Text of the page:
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  First Haulout Plan (Van_Isle)
Posted: 4:11:05 pm on 6/3/2014 Modified: Never
The boat is out of the water (79 C&C 27 MkIII) and this is the first haulout for me. I've had the boat for about 1-1/2 years (circumstances didn't allow for a haul out last spring).

1) I have 3 or 4 blisters to deal with in the bilge area. There was no evidence of blisters when it was hauled for pre-purchase survey.
2) A bit of a C&C smile ... see picture: .... and it appears that someone did some work there when it was last hauled out. Whatever they used as a filler is somewhat brittle.
3) Multiple layers of bottom paint ... in 3 different colours. Numerous areas where it has all sloughed off. The previous owner also attempted to paint antifouling over the original boot stripe and add a tape stripe above it. Neither the paint nor the tape stuck (I've managed to remove all the tape and adhesive).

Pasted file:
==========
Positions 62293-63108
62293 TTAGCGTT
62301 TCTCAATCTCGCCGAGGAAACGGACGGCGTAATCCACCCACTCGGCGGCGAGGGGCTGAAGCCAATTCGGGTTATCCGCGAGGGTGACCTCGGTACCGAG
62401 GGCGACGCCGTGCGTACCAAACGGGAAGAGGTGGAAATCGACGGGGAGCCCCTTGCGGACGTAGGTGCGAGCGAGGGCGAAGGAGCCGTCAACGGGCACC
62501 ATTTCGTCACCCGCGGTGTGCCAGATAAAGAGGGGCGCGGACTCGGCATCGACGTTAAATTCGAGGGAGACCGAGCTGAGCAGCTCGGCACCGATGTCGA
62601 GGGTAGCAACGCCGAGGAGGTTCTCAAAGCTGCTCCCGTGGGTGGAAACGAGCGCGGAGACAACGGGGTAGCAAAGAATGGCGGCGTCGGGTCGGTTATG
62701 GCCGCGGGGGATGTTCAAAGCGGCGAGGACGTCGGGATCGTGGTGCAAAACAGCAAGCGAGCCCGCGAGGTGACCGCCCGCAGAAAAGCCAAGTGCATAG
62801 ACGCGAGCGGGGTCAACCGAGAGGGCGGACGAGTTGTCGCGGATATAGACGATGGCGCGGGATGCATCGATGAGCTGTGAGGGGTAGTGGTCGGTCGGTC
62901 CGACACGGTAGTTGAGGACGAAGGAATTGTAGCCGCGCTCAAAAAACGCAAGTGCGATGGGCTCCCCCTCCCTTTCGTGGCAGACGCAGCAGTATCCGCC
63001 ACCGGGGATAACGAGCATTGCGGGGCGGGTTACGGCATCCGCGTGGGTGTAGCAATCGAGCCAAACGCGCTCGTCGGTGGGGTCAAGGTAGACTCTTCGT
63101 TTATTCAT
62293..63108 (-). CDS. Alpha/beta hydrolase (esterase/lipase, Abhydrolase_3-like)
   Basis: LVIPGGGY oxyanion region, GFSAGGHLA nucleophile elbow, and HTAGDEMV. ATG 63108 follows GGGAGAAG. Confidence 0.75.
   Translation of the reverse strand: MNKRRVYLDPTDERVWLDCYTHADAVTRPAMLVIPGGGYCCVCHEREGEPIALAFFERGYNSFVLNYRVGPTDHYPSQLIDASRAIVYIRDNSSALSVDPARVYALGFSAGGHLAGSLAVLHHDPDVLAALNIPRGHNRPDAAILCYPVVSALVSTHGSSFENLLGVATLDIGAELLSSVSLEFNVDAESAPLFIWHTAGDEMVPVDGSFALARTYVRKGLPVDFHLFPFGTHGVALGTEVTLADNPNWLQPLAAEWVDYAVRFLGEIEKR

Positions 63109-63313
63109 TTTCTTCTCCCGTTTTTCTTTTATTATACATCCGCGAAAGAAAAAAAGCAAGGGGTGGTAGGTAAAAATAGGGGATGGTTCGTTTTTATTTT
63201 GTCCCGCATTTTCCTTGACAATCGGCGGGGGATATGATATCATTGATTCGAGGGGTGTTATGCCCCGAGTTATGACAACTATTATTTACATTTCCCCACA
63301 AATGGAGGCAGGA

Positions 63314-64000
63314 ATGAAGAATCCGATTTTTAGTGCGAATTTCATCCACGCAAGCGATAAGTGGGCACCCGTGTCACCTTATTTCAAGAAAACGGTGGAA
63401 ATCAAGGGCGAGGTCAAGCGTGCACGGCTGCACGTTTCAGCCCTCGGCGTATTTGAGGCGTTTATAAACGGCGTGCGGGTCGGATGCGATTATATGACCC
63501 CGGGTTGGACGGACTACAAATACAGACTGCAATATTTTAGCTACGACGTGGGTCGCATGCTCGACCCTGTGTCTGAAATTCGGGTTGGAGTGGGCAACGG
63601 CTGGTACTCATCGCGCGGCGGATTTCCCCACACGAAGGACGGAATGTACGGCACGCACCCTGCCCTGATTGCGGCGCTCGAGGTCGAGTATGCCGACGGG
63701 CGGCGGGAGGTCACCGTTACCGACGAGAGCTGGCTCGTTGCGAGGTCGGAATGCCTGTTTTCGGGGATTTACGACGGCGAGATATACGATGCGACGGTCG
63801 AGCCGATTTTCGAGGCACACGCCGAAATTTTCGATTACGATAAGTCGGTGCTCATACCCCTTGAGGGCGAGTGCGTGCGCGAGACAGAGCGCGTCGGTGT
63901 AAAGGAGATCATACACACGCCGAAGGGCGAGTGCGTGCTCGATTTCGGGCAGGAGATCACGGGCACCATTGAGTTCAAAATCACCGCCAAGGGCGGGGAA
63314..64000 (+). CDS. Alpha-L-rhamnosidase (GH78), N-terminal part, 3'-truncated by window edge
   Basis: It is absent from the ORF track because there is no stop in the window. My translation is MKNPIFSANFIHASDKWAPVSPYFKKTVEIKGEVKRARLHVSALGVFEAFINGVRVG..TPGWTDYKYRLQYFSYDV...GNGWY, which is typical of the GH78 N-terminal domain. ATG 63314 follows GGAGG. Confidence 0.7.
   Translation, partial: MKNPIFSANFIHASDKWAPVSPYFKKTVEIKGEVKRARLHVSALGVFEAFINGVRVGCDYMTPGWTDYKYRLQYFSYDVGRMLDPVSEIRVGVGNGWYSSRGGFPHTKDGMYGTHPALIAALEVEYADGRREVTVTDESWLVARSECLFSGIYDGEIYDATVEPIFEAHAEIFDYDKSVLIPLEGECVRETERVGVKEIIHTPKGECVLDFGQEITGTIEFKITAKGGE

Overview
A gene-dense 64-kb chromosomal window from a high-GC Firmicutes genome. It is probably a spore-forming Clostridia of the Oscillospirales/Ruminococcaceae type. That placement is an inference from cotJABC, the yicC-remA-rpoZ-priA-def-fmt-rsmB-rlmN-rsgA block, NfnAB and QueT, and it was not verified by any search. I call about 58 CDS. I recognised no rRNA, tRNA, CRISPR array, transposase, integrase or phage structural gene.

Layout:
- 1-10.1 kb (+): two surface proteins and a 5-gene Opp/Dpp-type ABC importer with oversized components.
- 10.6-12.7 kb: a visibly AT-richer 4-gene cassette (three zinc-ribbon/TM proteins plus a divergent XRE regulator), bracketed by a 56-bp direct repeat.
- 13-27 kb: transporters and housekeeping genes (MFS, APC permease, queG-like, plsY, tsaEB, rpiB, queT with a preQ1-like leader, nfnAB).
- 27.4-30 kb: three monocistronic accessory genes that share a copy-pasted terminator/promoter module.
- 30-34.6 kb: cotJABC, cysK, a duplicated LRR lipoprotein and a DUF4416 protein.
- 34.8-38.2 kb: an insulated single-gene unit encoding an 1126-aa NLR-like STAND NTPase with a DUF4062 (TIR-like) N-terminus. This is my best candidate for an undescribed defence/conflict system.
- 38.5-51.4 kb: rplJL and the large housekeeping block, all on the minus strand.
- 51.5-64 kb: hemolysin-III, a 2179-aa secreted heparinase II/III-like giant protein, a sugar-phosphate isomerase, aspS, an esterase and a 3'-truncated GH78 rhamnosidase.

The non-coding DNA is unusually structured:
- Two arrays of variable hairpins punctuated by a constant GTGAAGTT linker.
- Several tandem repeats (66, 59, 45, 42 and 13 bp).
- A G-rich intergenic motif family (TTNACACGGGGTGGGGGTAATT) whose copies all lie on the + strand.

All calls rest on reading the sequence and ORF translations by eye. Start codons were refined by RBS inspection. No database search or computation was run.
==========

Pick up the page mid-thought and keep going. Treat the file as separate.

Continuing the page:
4) The through hulls appear to be original (flush mount for cockpit drains, galley and head sink drains and mushroom head for the engine intake, head intake and head discharge). The backing plates are wood (several are punky). Ball valves directly threaded onto the through hulls (and at least the cockpit drains are clearly marked 'solid brass'!!). The flush mount through hulls are those large diameter C&C type that don't have a currently available match (far as I can find).